Topic: "Anastasia" review by drew & co.
Previously established: I am a teen-aged girl, who conveniently fathered two daughters. Last night we had some time to kill, since school is out today and tomorrow for something or other, so we surfed around on the Netflix and settled on...
Meg Ryan, John Cusack, Kelsey Grammar (Russian accent mode) and Christopher Lloyd as the evil sorcerer Rasputin. Supported by Angela Lansbury and Bernadette Peters. Hank Azaria brings the comic relief familiar to life.
I could stop here and demand that you all watch it now, 'cuz, Dayum! Dat cast. Having missed or glossed over the credits, I had a good time in my way by guessing the actors from their voices.
It's a modern musical (I could also stop here...), based on a play and follow-on film from the mid-50's.
Neither Ryan nor Cusack sings, their lyrics are handled by stalwarts.
Technically interesting is the use of infant CGI to bring sweeping camera moves and architecture to life in this mostly hand-animated little film.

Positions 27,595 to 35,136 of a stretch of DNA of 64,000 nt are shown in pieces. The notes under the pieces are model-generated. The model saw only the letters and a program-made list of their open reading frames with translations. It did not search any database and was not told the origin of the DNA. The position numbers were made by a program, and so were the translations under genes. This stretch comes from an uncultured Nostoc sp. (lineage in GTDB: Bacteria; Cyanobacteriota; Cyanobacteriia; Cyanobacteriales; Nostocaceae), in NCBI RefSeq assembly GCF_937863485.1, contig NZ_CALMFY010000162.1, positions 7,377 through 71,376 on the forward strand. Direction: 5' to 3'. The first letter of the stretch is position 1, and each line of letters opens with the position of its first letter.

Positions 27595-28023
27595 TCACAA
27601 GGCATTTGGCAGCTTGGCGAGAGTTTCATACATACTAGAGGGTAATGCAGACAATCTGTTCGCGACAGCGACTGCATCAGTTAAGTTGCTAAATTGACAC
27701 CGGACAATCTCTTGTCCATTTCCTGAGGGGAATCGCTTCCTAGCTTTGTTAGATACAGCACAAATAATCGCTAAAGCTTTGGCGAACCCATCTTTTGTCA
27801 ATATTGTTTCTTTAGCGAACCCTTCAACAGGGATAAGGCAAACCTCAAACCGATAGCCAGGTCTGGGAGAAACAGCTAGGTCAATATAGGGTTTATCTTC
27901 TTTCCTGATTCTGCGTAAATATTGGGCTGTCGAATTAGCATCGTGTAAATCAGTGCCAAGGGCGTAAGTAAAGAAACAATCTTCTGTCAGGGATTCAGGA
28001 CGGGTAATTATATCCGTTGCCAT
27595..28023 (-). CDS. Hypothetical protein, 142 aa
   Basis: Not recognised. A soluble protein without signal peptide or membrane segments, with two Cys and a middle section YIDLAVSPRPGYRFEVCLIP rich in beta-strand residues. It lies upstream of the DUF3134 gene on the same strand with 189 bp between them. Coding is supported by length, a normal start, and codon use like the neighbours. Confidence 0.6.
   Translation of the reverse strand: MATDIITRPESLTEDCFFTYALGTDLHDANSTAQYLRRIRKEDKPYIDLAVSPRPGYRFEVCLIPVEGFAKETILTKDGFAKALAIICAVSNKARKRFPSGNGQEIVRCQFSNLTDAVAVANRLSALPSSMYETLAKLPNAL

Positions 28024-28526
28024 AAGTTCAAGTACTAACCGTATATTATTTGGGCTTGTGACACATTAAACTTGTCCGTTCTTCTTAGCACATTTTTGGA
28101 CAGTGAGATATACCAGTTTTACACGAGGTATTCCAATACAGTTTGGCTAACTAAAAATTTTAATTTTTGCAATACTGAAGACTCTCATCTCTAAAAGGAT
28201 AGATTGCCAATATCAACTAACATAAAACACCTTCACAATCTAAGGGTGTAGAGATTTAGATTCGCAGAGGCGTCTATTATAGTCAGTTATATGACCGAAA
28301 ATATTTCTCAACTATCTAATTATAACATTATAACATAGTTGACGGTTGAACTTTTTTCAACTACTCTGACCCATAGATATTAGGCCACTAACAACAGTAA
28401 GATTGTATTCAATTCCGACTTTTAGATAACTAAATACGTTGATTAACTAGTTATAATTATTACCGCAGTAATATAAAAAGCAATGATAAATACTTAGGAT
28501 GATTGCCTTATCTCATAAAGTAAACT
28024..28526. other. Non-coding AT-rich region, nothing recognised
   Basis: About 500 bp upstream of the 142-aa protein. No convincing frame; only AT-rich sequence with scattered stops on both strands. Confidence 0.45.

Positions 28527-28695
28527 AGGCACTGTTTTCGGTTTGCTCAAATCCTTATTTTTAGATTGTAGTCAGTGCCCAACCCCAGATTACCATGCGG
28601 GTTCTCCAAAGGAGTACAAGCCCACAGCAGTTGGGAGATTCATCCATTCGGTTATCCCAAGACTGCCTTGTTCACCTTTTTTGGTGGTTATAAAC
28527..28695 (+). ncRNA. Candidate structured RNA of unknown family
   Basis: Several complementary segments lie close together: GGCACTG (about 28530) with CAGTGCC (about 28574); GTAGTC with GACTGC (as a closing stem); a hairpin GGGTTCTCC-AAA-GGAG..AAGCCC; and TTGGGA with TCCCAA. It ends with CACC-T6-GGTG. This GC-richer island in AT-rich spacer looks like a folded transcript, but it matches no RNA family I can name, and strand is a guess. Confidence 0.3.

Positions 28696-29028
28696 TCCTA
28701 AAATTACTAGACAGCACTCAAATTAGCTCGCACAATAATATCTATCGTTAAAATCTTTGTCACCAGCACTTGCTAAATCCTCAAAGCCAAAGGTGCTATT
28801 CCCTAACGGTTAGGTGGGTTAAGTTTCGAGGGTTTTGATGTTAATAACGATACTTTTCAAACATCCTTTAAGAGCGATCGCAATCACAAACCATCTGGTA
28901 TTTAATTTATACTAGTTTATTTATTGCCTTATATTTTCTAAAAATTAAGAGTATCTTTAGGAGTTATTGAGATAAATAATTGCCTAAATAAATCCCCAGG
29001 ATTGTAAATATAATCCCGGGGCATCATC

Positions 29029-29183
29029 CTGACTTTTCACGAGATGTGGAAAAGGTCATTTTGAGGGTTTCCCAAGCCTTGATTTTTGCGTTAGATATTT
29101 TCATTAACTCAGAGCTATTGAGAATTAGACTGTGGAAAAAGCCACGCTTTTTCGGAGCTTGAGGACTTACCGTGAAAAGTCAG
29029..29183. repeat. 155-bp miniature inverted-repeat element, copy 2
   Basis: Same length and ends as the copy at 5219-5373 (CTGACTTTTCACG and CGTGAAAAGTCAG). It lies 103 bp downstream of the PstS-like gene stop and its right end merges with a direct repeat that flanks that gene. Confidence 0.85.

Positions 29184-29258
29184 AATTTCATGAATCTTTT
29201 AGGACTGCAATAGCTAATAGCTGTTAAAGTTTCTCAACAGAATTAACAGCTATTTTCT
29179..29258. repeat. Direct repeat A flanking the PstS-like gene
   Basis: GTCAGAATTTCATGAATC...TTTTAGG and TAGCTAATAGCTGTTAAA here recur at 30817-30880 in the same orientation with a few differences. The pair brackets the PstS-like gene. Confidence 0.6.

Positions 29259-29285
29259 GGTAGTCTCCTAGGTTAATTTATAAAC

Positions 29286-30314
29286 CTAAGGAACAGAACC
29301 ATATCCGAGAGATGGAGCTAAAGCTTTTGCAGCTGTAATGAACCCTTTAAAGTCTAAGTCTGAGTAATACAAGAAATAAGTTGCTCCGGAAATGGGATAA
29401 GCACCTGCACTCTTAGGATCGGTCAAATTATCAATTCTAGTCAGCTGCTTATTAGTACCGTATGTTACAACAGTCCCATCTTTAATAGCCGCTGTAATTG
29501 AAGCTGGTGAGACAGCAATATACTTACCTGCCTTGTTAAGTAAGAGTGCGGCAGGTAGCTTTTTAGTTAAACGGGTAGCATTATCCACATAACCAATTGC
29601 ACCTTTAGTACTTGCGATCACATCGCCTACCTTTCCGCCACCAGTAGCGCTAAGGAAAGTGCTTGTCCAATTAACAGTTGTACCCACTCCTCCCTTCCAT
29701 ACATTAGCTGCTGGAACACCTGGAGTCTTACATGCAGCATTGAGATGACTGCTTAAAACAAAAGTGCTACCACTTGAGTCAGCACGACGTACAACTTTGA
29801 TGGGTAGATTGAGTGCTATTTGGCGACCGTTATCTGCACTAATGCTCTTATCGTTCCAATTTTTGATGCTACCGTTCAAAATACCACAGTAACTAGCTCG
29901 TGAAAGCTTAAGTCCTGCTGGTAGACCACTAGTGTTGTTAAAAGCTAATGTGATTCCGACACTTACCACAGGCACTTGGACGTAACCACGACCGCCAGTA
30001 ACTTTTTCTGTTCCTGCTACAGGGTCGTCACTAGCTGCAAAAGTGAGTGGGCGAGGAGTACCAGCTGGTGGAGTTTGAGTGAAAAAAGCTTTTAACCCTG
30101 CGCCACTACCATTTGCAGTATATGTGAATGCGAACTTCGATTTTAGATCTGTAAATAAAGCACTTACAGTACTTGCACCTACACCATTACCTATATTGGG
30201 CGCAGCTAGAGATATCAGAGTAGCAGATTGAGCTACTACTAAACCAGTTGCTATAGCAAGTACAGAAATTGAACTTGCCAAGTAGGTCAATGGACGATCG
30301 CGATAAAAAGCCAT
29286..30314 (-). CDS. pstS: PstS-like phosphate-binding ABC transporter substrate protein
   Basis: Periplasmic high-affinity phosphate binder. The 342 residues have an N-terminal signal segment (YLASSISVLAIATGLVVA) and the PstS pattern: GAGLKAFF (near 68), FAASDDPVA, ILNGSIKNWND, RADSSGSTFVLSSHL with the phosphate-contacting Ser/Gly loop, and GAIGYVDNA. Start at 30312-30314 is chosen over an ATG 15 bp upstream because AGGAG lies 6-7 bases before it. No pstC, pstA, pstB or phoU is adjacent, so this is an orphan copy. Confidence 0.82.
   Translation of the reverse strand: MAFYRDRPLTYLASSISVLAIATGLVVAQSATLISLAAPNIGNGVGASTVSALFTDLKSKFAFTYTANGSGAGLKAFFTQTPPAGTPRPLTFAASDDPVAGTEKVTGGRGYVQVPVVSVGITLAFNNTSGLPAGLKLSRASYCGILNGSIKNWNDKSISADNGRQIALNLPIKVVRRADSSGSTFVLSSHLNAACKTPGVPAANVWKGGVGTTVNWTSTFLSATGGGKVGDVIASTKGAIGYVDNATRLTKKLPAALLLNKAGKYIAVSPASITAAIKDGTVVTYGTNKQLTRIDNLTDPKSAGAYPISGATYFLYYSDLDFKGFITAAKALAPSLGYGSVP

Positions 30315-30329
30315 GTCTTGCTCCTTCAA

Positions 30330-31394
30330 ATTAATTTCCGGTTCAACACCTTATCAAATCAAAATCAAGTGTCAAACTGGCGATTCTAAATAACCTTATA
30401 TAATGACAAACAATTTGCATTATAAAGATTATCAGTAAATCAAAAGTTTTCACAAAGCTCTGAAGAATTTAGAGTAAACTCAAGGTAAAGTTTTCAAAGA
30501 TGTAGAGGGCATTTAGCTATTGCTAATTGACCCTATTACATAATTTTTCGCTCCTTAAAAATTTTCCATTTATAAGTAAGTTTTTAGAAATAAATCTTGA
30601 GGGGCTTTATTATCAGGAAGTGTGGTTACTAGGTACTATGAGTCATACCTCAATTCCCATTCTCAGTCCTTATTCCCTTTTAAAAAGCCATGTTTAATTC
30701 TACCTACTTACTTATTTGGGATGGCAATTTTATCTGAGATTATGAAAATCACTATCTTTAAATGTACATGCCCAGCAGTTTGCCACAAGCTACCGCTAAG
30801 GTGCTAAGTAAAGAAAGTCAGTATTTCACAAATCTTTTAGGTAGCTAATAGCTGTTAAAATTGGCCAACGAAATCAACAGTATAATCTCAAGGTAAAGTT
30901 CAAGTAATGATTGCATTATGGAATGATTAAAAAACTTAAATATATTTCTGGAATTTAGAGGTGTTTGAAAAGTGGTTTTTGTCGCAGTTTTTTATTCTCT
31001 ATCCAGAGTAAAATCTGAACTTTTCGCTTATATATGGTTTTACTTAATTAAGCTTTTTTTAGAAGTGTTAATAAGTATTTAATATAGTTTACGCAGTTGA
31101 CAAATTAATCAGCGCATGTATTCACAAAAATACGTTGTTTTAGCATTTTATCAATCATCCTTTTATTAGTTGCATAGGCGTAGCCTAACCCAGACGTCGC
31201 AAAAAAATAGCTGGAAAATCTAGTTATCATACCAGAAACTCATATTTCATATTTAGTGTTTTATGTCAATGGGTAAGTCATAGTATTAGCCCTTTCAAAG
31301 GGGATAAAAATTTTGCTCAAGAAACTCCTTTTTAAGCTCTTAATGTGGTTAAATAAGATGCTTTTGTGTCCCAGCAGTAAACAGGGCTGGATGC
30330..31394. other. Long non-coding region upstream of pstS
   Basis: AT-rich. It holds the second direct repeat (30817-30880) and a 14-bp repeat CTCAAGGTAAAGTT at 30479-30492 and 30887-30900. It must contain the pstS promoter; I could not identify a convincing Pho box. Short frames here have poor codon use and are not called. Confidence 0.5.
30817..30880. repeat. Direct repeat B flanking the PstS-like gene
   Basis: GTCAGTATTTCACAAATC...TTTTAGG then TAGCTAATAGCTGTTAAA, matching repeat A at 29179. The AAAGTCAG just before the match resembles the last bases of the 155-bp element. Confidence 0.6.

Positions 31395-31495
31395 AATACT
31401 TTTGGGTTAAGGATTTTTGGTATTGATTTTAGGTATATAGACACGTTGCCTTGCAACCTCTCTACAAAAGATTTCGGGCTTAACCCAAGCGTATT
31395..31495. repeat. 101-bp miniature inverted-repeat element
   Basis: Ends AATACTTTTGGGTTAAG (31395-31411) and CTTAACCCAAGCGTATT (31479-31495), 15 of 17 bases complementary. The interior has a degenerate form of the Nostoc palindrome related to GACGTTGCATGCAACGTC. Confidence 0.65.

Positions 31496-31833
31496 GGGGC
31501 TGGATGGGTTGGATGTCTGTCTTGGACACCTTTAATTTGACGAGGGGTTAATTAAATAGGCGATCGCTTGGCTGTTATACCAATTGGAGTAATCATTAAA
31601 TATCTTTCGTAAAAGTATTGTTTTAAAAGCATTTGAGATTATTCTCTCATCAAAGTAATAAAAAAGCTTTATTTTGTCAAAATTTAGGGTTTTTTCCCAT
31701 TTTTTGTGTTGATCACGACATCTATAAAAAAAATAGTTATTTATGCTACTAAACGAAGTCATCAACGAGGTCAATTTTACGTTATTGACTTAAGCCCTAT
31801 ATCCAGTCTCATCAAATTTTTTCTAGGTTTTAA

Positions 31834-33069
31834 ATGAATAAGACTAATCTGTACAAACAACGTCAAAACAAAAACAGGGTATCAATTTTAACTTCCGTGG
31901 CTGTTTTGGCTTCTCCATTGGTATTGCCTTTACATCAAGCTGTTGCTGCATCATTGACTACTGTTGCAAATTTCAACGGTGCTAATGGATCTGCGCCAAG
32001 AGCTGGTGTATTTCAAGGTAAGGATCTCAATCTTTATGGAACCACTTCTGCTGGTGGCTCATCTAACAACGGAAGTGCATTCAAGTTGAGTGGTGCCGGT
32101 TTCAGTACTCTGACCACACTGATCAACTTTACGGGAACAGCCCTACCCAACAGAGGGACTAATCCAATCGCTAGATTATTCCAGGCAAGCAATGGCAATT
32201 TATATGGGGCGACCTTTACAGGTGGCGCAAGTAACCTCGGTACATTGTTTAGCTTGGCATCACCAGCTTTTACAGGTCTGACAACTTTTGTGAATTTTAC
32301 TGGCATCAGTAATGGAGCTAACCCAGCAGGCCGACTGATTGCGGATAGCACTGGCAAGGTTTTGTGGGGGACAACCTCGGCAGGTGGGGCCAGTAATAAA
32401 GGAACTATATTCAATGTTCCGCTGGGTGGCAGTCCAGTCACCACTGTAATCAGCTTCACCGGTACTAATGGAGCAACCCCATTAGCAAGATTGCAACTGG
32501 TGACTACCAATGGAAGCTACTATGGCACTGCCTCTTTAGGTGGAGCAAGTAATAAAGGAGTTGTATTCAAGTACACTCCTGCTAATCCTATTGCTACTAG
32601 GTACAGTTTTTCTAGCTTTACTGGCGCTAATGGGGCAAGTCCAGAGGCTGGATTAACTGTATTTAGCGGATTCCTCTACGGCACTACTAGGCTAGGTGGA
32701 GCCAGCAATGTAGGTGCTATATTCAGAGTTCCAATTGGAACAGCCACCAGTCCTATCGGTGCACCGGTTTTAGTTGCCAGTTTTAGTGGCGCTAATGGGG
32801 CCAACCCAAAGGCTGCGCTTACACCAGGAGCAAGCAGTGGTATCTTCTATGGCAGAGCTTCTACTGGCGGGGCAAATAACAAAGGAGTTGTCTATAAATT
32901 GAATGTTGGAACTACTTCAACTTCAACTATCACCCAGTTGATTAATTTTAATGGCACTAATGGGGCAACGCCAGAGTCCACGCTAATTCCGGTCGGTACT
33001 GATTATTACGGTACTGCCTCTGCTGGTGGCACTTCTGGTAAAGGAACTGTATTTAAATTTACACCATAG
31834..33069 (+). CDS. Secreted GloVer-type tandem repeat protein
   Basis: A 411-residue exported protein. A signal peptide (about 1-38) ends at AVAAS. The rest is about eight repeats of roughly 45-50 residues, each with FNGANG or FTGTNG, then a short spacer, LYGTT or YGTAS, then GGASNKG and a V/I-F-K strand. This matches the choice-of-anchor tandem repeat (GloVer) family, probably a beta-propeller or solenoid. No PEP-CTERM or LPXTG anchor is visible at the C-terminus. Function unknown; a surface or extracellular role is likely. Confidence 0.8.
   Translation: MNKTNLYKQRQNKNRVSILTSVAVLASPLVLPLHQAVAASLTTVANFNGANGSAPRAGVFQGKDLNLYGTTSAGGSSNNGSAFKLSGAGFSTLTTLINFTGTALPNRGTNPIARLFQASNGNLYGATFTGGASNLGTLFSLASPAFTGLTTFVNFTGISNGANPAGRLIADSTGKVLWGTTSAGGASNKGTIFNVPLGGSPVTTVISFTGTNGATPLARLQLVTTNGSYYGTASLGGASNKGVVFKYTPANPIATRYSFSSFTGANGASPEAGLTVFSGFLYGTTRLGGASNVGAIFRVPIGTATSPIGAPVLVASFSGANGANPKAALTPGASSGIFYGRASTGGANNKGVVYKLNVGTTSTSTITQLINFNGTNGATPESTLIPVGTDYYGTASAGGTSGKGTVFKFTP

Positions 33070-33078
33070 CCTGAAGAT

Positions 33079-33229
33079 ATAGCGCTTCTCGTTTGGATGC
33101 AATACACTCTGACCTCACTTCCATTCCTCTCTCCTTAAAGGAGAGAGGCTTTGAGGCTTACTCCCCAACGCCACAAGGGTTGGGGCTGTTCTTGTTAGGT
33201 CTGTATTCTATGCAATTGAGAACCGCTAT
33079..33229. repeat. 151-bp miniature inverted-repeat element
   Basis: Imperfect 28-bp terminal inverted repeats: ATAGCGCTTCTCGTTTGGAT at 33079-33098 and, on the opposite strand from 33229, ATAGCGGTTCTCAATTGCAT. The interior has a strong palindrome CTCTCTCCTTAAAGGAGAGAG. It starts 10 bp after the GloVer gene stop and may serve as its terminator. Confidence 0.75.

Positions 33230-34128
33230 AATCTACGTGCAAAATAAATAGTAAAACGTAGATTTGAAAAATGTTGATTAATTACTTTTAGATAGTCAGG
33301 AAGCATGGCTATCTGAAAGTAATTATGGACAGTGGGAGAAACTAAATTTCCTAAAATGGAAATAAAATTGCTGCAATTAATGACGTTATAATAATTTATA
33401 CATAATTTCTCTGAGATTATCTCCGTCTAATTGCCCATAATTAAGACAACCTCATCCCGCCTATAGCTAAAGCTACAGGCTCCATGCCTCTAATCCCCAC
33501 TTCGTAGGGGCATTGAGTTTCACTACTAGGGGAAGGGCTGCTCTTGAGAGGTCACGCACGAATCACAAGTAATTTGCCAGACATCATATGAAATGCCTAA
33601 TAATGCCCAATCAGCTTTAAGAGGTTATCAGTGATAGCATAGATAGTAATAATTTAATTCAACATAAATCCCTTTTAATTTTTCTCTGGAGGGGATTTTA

The historical setup is dubious at best, but then this is a what-if tale about the Tsar's daughter avoiding the bloody parts of the Russian Revolution, immortalized in the Rolling Stones' "Sympathy for the Devil," and elsewhere. We get past that pretty quickly and then it's a road adventure as our heroes meet and subsequently undertake a journey from St. Petersburg to Paris.
The girl has suffered from amnesia since age 8. The men have auditioned countless actresses to play the part of the long lost Duchess Anastasia in a simple scam to win the 10 million Ruble prize for finding her. This contrived mistaken identity is a bit of a hole in the plot, but it is discussed at length and thus festooned with lanterns.
As she is the last of the Romanovs he cursed, the undead Rasputin's soul cannot rest until Anastasia is no more. So like a wicked Oz witch he employs vaporous minions to cause various calamities for the resourceful crew to narrowly escape.
Once in Paris, her grandmother is simply fed up and finished with interviewing pretenders and charlatans, and must be manipulated to even grant an audience to the progressively lovelier Ana.
The film's climax brought tears and cheers from our audience, and I'd say the IMDB 7.1 rating is unfairly low. I skipped it in the 90's, but I'm glad I finally came around.